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Brill's commitment to publishing a series of reference books and handbooks on the intellectual and religious life of Europe is to be praised, and this volume of heavily footnoted essays with extensive bibliographies will be particularly useful.
The best aspect of this volume is its open struggle with its title term: "Catholic Enlightenment." Ulrich Lehner in his excellent introduction is the first to point out that the term is slippery. This volume of essays, he notes, is a companion not a manual . What the essays make clear in their own ways is that distinctively Catholic thinkers were engaged in a multiplicity of negotiations with exuberant rationality, Baroque spirituality, political philosophies concerning centralization of power, and moral philosophies of varying degrees of laxity and rigor. The essays emphasize the particular negotiations of individuals and religious orders. At the physical center of the book is Mario Rosa's depiction of the mediation skills of Pope Benedict XIV who was able to open spaces for Christian tradition and apologetics to be enriched by "the powerful flow of the new culture of Enlightenment" (227). However, most of the book is not about popes and papal pronouncements. Writing about Benito Jerónimo Feijoo in Spain, Andrea Smidt notes the pervasive issue for enlightened Catholics was to avoid the extremes of "blind belief and obstinate unbelief" (418). Tensions between the tendencies of Jansenists and Jesuits play a variety of roles in most of the essays. In France, Jeffrey Burson describes the psychological and cultural tensions between Jesuit optimism about moral progress and the more pessimistic social reformism of the Jansenist form of an "Augustinian Catholic Enlightenment" (65). Harm Klueting describes the inability of Austrian Jansenism to remain viable within the moderate Catholic Enlightenment as it was co-opted by politics and Protestantism after the Jesuits were repressed. In most of these essays the Jesuit and Jansenist relationship to centralized politics of different countries affects the way each promoted regional versions of enlightened Catholicism.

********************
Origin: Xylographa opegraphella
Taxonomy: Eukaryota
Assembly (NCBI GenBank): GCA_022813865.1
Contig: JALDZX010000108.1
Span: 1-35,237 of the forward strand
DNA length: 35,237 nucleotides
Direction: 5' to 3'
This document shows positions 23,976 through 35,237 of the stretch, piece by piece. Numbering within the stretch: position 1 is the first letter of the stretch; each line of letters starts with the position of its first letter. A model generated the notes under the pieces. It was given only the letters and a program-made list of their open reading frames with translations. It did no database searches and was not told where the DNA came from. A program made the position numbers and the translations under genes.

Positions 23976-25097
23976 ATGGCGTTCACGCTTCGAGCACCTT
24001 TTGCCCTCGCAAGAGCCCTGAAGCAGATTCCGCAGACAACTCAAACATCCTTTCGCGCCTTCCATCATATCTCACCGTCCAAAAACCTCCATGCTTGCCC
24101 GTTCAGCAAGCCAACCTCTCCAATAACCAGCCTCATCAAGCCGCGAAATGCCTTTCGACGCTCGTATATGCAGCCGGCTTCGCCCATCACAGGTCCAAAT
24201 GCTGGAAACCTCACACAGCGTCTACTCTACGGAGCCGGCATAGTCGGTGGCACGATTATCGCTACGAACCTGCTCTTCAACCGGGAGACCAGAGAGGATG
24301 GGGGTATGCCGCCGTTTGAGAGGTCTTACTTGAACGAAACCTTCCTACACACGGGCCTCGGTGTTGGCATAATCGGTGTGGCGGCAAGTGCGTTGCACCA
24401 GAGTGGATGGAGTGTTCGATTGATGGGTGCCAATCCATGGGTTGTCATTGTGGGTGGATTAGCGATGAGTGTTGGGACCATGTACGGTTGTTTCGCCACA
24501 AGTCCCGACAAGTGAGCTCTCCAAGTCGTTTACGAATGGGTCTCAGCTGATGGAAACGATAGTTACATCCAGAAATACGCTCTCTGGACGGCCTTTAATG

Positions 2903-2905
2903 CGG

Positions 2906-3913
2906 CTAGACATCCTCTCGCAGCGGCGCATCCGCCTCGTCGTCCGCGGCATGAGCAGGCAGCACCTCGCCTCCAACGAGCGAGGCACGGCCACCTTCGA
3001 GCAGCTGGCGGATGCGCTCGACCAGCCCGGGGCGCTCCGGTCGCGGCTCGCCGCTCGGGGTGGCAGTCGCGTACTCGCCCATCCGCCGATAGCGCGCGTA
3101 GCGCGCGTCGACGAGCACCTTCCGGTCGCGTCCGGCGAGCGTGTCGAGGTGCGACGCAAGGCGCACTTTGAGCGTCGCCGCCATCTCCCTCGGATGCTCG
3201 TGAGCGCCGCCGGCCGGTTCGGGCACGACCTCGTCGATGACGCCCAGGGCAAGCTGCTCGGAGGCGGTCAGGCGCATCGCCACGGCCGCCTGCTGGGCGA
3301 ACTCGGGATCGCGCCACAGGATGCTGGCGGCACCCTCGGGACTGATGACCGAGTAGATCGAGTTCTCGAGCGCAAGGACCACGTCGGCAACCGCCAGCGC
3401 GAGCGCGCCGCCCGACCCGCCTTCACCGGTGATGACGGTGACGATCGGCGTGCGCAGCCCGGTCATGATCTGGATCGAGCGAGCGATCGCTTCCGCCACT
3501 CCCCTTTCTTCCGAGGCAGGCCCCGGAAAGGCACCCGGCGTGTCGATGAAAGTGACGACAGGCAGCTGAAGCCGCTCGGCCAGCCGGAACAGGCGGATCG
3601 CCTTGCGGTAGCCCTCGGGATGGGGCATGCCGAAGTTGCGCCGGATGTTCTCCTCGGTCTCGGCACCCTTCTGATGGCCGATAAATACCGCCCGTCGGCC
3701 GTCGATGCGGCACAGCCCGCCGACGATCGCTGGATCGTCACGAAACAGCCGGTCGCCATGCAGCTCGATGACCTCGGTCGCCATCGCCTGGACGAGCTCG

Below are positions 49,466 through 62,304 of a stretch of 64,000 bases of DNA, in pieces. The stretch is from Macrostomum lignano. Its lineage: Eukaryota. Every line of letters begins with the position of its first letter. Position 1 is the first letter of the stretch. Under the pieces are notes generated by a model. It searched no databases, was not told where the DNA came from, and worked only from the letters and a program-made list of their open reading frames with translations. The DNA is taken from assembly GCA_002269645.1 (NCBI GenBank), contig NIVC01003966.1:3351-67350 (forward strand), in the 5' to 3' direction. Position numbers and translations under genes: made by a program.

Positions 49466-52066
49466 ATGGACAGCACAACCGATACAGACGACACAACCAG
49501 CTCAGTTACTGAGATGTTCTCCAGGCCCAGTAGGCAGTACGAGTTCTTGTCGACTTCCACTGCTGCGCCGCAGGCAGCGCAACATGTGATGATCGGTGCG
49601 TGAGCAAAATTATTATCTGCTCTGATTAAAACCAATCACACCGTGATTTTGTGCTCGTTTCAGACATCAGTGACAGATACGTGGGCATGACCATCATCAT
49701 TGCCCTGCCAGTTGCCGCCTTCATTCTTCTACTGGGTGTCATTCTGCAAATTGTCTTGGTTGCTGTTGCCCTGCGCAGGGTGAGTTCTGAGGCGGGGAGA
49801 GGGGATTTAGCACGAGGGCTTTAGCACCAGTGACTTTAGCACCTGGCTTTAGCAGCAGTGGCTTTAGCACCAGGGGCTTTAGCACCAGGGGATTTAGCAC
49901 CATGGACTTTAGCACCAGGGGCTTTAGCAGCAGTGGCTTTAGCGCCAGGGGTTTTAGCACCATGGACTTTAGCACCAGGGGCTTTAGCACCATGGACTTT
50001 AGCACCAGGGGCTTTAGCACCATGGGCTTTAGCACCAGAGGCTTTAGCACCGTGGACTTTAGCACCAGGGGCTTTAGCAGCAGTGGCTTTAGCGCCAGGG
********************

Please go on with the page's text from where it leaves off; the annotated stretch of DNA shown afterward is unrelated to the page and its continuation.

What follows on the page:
Evident in all the essays is a Catholic eclecticism that undermines old reference-book traditions of hard categories and simple definitions. Jeffrey Burson, for example, writes of a "Jesuit Synthesis" that was "sculpted and refined in various forms by Claude Buffier and Réné-Joseph Tournemine" (79). This synthesis responded to radical statements in Spinoza and Descartes while adapting Malebranche and Descartes to Aquinas by way of Locke (79-80). This kind cut-and-paste thinking was usually regional and ephemeral. It responded to specific needs at specific times, usually supporting specific political and ecclesiastical situations. Andrea Smidt describes the predominance in Spain of a particular Spanish Jansenism, rooted in humanist, Erasmian, episcopalist, and Augustinian traditions peculiar to Spain. Michael Printy writes about rival Catholic enlightenments in the Holy Roman Empire that were not simply manifestations of anti-clerical or anti-religious ideas, but rather, "the culmination of several generations of pious renewal and revival" (173). …